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Nutrient deposition and alteration of food web structure in high-elevation lakes of the Sierra Nevada: response by microbial communities

  • Author(s): Nelson, Craig E
  • Carlson, Craig A
  • Melack, John M
  • et al.
Abstract

There are more than 4000 lakes above 2500 m elevation in the Sierra Nevada of California. Recent developments in understanding of aquatic ecosystem function predict that metabolism and food web structure in these dilute, low-productivity lakes may be dominated by an active and diverse microbial community. The identity, activity, and importance of pelagic prokaryotic communities (bacterioplankton) in these ecosystems is little known, yet understanding the role of these organisms in lake metabolism and food web dynamics is critical to predicting the response of Sierra lakes to global change. This study combined range-wide surveys, multiannual seasonal monitoring, and experimental approaches to describe the biodiversity and biogeochemical role of bacterioplankton in high-elevation lakes of the Sierra Nevada. Particular attention was payed to determining the impacts of anthropogenic nutrient deposition and introduced salmonids on the structure and metabolism of microbial communities.

Our results indicate an abundant, remarkably diverse, and metabolically active bacterioplankton community. A three-year study of Emerald Lake, a representative cirque lake in Sequoia National Park, provided estimates of more than 250 bacterial phylotypes exhibiting predictable patterns of community phenology in response to seasonal transitions. Bacterial densities averaged 1 billion cells per liter throughout the year, and estimates of bacterioplankton biomass averaged 40% of total pelagic biomass. Rates of bacterial production were comparable to rates of net primary production, ranging from 1% during fall phytoplankton blooms to nearly 500% during snowmelt when terrestrial inputs of dissolved organic matter were highest. Bacterial metabolic properties were coupled to larger ecosystem dynamics, with growth efficiencies correlated with rates of primary productivity.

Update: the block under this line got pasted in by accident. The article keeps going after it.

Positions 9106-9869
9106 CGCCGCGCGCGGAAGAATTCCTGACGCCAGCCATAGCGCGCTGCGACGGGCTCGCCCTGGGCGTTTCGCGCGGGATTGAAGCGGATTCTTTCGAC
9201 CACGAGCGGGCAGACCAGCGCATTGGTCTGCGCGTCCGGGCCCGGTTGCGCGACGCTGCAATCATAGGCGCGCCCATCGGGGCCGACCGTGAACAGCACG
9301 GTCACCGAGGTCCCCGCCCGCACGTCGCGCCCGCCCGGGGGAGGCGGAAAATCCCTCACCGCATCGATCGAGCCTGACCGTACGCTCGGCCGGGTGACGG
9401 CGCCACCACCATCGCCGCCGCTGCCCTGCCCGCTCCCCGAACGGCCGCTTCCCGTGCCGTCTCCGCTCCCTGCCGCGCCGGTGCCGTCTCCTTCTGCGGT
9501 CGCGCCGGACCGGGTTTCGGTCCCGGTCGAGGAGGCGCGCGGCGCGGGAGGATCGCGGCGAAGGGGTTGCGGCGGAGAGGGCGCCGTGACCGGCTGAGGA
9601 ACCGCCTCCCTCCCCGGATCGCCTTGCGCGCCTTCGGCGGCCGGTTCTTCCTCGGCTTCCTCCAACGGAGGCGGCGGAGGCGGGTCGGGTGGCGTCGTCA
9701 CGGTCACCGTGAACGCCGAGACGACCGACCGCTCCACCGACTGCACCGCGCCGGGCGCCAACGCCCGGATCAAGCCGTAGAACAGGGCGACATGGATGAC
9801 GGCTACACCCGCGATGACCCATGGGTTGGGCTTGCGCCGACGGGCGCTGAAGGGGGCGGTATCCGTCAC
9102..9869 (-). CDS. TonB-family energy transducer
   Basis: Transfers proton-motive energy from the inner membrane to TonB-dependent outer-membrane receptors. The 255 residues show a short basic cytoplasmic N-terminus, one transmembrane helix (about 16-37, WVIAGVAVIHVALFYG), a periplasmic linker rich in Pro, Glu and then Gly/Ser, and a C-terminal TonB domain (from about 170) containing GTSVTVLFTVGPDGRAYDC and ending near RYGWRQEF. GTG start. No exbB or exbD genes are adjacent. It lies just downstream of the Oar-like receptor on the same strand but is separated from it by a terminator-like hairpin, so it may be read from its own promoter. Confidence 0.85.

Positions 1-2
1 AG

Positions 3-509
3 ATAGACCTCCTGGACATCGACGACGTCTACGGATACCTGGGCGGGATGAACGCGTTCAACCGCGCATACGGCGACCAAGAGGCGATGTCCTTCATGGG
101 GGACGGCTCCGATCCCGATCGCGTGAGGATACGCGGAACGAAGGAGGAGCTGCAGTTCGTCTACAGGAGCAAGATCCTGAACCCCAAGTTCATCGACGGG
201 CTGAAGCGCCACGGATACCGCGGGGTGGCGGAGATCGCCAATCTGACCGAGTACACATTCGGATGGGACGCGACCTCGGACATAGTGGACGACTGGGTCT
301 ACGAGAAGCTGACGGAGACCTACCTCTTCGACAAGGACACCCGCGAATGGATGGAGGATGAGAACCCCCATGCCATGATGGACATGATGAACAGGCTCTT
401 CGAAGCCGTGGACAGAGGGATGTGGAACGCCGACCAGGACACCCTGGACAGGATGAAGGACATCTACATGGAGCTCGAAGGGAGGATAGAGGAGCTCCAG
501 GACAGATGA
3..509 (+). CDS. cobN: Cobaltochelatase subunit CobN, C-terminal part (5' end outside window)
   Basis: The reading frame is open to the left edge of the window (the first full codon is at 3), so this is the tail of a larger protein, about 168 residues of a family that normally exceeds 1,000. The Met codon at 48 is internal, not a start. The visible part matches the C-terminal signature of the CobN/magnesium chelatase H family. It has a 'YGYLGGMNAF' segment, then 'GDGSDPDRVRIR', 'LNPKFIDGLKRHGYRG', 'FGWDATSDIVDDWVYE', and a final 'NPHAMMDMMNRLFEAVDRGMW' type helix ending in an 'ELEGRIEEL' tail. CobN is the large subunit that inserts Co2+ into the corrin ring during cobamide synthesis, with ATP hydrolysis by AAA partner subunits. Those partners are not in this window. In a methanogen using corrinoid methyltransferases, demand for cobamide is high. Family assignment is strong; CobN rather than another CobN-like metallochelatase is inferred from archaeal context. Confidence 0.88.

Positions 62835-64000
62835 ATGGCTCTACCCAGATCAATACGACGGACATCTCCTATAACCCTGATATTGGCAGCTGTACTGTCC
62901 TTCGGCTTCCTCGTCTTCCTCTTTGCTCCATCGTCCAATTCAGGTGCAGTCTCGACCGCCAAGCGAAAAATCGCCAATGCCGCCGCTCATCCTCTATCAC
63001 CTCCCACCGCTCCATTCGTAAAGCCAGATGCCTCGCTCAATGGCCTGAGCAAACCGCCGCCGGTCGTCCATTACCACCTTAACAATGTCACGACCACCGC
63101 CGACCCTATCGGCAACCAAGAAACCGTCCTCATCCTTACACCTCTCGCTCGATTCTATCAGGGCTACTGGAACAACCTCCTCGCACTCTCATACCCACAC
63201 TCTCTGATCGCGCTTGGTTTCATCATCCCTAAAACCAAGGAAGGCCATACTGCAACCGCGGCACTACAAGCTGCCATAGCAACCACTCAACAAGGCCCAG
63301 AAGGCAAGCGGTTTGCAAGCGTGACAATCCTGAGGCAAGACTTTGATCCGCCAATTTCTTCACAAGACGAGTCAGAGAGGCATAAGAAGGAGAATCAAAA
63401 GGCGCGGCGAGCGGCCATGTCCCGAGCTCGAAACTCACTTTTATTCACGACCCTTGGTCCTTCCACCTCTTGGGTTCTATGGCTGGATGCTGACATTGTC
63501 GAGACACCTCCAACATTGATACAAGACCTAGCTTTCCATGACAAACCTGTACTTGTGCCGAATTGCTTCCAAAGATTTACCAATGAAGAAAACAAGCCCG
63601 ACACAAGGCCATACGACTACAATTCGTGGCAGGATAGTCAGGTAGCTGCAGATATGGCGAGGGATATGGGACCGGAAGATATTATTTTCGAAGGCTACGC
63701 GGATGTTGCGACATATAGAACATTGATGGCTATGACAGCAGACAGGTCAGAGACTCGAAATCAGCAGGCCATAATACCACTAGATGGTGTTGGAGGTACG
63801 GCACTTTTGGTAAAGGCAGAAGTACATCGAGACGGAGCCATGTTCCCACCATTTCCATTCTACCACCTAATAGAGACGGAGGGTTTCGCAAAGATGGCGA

Phosphorus enrichment, but not nitrogen enrichment, produced rapid and sustained increases in bacterial production rates and produced significant alterations to bacterial community structure. The metabolic and community response to nutrient enrichment by the bacterioplankton was independent of phytoplankton responses, suggesting that microbial populations may be more sensitive indicators of eutrophication and ecosystem change. Among lakes throughout the Sierra Nevada, introduced salmonid fish had no significant relationship with multivariate bacterial community composition, but salmonid density did exhibit a significant positive correlation with bacterial phylotype richness and diversity, suggesting that trout introductions have altered bacterioplankton community structure. Within catchments bacterial communities exhibited decreasing similarity with increasing biogeographic distance, supporting the concept that macroecological principles of dispersal and isolation play a role in structuring communities of microorganisms.

This study highlights the importance of bacteria in lake ecosystems of the Sierra Nevada by providing spatially and temporally robust estimates of biomass, metabolism, diversity, and role in ecosystem biogeochemical processes. In addition to specifically defining impacts of introduced species and nutrient enrichment on microbial communities, it provides a sturdy ecological scaffolding for future studies of the role of microorganisms in high-elevation lake ecosystems.

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